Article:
Answer: In fact, it is more appropriate to say that perhaps the memory and consciousness of the unity of interests between workers and students had been lost, which had gradually disappeared over time. Today capital has provided, as it always does, the elements of recomposition that inevitably make the unity between students and labour forces necessary.
The introduction of alternating school/work periods gave a formidable boost to students’ understanding of how their training was being bent to the interests of capital, to the maintenance of corporate command. The school period interpreted as an apprenticeship at work, rather than as a phase of free and conscious growth, the school of skills, and the skills that companies need, led students very early on to have to fight not only for an open, secular, democratic school, but also against exploitation.
The issue of health and safety in the workplace, which is another of the central themes of the strike and the workers’ demonstration of 22 April, the murders at work that are counted every day in the country was immediately connected with the death of the two students who were carrying out real production activities directly in the company, instead of in their own school, and gave the measure of how much class unity and mobilisation is needed.
Question: We can therefore say that after years of lethargy and weak thinking, the workers’ and students’ conflict seems to have rediscovered within the crisis – and its exacerbation with the war – a function, a class identity and an aspiration for change that seemed to have been removed. The airport workers of Pisa and the dockers of Genoa blocked the arms traffic, building a very broad social alliance around them. Decades after the high points of the workers’ movement, can we say that when they take the initiative, workers once again have the ability to unite a broader social bloc around them? Can we look forward more positively than in the past?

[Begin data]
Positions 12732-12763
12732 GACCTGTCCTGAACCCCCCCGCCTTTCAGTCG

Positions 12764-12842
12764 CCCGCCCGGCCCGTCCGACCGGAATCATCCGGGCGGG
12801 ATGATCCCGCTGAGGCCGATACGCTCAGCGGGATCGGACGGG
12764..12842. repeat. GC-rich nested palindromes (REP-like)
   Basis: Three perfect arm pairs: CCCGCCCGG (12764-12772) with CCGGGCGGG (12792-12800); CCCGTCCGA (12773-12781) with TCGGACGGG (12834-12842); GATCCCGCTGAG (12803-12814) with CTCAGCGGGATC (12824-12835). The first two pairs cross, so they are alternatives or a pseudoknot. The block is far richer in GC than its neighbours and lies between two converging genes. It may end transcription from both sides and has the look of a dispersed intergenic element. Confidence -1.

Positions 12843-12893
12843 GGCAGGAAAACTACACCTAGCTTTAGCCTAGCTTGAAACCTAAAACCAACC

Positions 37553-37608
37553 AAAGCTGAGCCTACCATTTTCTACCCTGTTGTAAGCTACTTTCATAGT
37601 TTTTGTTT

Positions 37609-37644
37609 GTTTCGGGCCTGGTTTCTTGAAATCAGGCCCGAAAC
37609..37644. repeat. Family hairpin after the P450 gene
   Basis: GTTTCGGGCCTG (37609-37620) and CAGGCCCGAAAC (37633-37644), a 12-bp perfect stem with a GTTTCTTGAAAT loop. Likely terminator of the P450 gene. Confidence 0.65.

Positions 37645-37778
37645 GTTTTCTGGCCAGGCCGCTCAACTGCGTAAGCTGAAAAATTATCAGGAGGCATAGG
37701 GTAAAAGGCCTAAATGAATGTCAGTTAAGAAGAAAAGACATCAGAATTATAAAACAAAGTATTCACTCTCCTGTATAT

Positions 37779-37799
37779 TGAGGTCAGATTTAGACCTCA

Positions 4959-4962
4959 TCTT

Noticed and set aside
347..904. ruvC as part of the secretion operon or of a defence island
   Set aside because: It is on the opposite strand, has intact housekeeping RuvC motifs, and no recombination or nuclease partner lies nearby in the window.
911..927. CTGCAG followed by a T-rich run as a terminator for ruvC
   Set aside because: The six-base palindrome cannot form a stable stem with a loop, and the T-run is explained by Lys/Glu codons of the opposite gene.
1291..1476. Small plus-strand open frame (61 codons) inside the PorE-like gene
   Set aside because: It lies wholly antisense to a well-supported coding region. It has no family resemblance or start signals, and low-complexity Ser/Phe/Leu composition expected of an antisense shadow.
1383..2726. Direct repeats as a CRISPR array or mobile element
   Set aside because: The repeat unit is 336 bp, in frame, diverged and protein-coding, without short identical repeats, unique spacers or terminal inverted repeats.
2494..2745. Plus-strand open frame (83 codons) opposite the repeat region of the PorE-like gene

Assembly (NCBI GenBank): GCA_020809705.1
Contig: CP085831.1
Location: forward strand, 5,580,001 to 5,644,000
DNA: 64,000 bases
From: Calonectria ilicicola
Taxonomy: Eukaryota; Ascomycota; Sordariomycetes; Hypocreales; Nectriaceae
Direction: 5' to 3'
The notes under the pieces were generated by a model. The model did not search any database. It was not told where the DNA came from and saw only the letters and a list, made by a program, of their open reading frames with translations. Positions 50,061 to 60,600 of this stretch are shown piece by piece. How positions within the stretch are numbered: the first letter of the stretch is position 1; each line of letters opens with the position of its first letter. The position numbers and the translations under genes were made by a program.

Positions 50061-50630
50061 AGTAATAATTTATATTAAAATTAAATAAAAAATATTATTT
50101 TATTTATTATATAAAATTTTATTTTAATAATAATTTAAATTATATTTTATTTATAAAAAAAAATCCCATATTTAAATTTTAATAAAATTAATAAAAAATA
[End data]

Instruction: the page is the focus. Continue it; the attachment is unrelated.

Answer: There is no doubt that the resumption of the workers’ conflict against restructuring in the factories, against relocations, in the countryside against exploitation and slavery, in logistics against the new slave/production models have given a strong impulse to an overall resumption of the conflict. We are witnessing the resumption of workers’ protagonism precisely now that the war seems to have redistributed and redrawn the social and political perimeters in which only behaviour compatible with the overall choices of capital is considered legitimate.
The Pisa and Genoa ‘episodes’ are not such. Instead, they are the result of a culture tenaciously maintained and nurtured within our ranks that pushes us to intervene directly, with our own tools, the strike, and with our own bodies, the blockades, to prevent the war from overpowering everything and seeing us as accomplices.
The mass participation, well beyond that of the sectors of workers directly concerned, which animated the blockades and demonstrations clearly against the war, against the sending of weapons, against the shifting of resources from social needs to military spending, show that decisive, strong, clear behaviour in terms of objectives and modes of action can make a difference and become elements of a broad cohesion, harbingers of a growth in widespread consensus.
That is what we are working on, and that is what they are trying to prevent us from doing with complaints, dismissals and even provocations by the carabinieri. They have not succeeded so far and they will not succeed in the future. The response of the entire organisation, the drive to continue and the determination in the initiatives of struggle greatly strengthens our awareness that we are on the right path